One strand of the myth of Ariadne is more explicit. On Naxos she dies and descends to Hades, as Inanna of Sumer had before her. Dionysios follows her to Hades and resurrects her. She is here a form of Demeter/Persephone best known from the Athenian Eleusian Mysteries, who represented the dying and reborn crops as well as human conception of new life, a very widespread cult in the ancient world in one form or another.
So what could the ritual be, the one Ariadne participated in on Crete? I think it likely the most prevalent cult was an oracular one. Oracles were the most popular forms of classical Greek religion, and Apollo had his shrines all over the Greek world, Delos, Didyma, Delphi and many other places, where the faithful could learn their fate. It was told them by a priestess called the Pythia. She represented Apollo Pytho, who himself had replaced the Python, a primitive earth spirit in snake form who could foretell the future.
The snake, for the Greeks as for the Minoans, represented wisdom. The Cretan statues of the priestess holding snakes aloft in her hands (not pythons, lucky girl) is most likely an oracular rite during which she received the answer to the suppliant’s question. Perhaps as Eve did in the Garden of Eden, before the second Genesis author got to the story. Taking the story of Ariadne’s thread at more than face value, I think it possible she may also sometimes have held a thread between her hands, representing the thread of the suppliant’s fate, when she asked the Goddess for guidance on their behalf.
The other rite most likely would have been a fertility one, held at the solar summer or winter solstice and other periods of observed seasonal change. It may have involved the bull dance, and its sacrifice to ensure the renewal of life in the Spring. The potency of the beast entered the priest at the moment of sacrifice, and he, in turn, made the priestess fertile during a ritual of sacred sex.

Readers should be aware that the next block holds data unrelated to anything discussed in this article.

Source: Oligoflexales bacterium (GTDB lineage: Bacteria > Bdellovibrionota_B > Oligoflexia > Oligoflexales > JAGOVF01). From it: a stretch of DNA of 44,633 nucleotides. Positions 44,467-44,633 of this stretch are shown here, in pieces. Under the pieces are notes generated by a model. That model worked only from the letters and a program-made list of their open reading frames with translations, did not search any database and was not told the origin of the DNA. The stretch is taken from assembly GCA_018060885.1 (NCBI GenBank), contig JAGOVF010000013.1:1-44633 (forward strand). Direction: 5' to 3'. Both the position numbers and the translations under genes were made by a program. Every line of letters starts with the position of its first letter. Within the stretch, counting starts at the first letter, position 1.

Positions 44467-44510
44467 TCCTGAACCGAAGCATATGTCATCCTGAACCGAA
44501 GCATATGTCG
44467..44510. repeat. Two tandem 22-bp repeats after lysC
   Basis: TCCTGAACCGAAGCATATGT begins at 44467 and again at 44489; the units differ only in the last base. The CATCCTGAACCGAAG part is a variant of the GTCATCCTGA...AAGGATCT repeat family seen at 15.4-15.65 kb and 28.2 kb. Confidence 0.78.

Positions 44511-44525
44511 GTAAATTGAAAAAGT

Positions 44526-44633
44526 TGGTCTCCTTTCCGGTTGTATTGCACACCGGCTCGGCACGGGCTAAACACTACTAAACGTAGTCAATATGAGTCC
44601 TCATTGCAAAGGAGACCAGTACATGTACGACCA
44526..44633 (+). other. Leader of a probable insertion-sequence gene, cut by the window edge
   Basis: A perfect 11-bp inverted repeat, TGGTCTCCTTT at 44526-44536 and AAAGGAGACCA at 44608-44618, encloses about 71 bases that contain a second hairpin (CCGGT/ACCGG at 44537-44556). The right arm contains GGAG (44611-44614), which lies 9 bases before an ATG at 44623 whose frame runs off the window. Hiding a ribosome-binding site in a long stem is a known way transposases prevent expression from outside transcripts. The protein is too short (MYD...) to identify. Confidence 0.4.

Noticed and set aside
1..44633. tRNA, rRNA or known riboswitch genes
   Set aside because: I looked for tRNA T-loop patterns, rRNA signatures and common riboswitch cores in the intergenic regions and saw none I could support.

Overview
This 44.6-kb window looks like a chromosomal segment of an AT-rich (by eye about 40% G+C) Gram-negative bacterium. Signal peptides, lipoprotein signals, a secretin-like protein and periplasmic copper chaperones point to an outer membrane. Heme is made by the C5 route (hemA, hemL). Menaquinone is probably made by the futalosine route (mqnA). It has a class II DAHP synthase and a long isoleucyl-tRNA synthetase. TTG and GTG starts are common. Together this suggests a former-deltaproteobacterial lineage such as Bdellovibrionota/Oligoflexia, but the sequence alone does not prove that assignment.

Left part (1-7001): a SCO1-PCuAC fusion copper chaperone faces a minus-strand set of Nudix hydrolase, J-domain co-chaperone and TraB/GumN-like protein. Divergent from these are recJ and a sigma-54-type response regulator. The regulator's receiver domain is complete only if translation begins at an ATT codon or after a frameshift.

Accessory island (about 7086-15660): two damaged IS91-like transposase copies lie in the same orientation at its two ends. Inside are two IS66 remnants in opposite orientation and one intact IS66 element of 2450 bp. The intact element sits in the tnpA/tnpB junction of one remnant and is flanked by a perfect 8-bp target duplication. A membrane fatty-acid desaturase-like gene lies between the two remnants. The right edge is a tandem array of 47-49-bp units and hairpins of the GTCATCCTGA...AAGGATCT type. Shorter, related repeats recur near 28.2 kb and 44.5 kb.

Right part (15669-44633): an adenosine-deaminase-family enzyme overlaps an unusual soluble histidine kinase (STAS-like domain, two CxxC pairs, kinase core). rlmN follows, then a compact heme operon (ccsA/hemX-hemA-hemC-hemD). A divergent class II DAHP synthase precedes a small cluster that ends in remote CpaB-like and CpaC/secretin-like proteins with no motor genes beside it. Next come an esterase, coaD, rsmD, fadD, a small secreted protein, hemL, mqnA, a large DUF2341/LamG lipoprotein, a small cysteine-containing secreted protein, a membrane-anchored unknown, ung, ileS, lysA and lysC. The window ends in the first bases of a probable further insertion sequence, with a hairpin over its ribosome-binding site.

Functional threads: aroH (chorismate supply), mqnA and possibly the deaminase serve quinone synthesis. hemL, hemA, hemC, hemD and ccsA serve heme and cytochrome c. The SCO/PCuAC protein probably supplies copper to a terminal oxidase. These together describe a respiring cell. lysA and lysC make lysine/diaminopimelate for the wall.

The figure of Daedalus, the artificer, seems not to fit all these conjectures. In the myth he is a Leonardo da Vinci like figure who invents things, learns to fly and is a great craftsman like Hephaistos and yet is pursued by the evil King Minos. He is mentioned by Homer as constructing the labyrinth for Ariadne. Homer calls it a dancing ground (which is reminiscent of the orchestra where the dithyramb, the early Dionysian ritual that became drama, was enacted). This is an indication it was not an imprisoning maze, but a place of ritual performance. It is possible that to the Minoans Daedalus was a god, a bringer of benefits to humanity much like the Greek Prometheus.
I think Ariadne’s thread stands for our knowledge of our own mortality. All over the world religions exist which try to help us come to terms with this uncomfortable fact. In Crete in 1500 BC and before, a priestess perhaps known as Ariadne, or as an ariadne, took the thread representing a suppliant’s fate in her hands and asked their question of the Great Goddess. And the suppliant guided what they did on the Goddess’ answer.
©2014 Original material copyright Phillip Kay. Images and other material courtesy Creative Commons. Please inform post author of any violation.